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SFO system will warn of quakes

The Associated Press
Friday February 23, 2001

SAN FRANCISCO — Imagine picking up your baggage after a long flight when, over the public address system, a voice warns that a major earthquake is about to hit. 

Welcome to San Francisco International Airport of the not-so-distant future. 

Airport officials say that within a month they will install early warning sensors that go off seconds before an earthquake rumbles through. The system could be used to abort some plane landings, to shut off the airport’s jet fuel pipes, or to give passengers a chance to duck for cover, said airport emergency planner Dale Dunham. 

Dunham said it would be some time before features such as the public warning feature were in place.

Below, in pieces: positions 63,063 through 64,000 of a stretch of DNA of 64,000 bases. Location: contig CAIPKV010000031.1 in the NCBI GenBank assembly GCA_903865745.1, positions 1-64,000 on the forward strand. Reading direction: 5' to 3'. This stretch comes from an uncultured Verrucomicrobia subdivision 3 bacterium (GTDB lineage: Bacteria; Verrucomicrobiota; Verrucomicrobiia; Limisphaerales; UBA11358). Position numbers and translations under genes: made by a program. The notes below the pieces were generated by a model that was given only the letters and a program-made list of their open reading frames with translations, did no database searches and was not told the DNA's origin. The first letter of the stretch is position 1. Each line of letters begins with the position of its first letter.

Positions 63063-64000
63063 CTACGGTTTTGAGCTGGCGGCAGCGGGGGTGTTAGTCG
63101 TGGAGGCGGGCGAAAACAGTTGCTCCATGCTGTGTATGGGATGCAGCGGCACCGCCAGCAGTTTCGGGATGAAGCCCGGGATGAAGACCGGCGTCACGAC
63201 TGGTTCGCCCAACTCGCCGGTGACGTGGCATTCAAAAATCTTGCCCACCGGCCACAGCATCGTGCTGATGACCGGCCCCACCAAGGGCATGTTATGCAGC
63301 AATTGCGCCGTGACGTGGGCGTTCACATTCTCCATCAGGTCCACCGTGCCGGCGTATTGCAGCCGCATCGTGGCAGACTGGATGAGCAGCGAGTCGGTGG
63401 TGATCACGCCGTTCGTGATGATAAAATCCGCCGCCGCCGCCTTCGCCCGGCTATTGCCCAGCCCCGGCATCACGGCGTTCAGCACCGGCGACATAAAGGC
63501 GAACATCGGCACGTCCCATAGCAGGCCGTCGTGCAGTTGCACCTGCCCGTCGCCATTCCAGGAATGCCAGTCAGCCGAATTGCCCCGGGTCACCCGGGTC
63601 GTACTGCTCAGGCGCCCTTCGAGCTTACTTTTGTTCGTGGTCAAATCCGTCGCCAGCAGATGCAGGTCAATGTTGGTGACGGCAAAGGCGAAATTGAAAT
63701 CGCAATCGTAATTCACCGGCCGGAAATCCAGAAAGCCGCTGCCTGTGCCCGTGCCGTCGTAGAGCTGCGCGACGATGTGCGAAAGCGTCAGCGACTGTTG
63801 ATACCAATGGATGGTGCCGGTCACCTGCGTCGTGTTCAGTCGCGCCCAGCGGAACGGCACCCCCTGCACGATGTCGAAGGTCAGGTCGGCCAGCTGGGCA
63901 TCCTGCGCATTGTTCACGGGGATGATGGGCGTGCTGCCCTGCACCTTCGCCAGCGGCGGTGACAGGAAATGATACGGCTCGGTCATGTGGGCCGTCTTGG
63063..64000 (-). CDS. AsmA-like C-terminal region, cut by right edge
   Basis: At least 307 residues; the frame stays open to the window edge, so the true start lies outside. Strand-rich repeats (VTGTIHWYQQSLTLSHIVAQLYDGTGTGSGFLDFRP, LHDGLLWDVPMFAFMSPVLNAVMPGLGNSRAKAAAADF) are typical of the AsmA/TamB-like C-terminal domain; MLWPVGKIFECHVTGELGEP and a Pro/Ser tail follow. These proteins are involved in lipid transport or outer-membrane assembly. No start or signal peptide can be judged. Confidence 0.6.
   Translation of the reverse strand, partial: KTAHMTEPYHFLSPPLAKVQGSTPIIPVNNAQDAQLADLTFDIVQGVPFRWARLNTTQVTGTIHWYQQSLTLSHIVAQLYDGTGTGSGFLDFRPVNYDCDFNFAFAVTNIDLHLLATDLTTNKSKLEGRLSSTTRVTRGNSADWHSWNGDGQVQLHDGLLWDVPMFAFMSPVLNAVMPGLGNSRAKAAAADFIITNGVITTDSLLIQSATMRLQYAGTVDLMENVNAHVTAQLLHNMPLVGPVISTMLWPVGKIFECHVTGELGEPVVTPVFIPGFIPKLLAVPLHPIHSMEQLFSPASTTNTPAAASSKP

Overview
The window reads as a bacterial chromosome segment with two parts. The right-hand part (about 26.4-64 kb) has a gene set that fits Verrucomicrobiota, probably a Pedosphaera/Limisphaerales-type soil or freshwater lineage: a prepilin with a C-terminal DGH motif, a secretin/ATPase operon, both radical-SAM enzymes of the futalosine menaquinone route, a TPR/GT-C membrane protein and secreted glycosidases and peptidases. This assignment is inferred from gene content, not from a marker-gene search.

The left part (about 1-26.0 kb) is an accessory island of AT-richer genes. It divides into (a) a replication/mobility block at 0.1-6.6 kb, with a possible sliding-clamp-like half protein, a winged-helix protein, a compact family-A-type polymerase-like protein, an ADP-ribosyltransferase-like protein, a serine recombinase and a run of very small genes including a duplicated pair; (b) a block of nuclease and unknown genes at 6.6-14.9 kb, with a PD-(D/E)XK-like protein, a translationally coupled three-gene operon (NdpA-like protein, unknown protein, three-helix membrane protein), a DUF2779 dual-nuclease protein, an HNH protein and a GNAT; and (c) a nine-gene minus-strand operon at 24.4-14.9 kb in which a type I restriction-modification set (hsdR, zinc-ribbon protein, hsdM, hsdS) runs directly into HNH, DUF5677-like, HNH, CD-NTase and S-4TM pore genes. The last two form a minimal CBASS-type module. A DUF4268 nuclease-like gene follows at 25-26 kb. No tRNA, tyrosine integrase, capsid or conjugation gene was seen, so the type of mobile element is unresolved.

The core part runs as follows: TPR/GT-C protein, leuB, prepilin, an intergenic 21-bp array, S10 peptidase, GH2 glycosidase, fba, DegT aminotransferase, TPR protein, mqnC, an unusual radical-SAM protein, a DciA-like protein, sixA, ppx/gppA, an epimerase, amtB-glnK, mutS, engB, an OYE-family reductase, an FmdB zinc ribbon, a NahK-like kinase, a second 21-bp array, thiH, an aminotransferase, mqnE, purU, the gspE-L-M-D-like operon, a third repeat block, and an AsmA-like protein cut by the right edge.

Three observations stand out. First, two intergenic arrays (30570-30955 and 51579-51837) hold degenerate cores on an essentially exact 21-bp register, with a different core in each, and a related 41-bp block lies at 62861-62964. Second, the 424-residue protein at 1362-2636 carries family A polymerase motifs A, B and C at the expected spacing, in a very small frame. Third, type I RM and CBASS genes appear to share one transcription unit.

Such systems work because earthquakes send out two shock waves from their origin. The faster wave, which generally does little damage, tips off the second wave – the one that can level buildings to a single mound. 

The destructive 1989 Loma Prieta quake, for instance, rolled some 80 kilometers north from Watsonville. 

The second wave took about 40 seconds to arrive at the airport, according to Mike Blanpied of the U.S. Geological Service. But the first wave would have arrived in about 20 seconds – that 20 second difference could give airport officials valuable time to save lives and property. 

Some schools, hospitals, and nuclear plants have installed such early warning systems. The airport’s three sensors cost about $35,000, said spokesman Ron Wilson.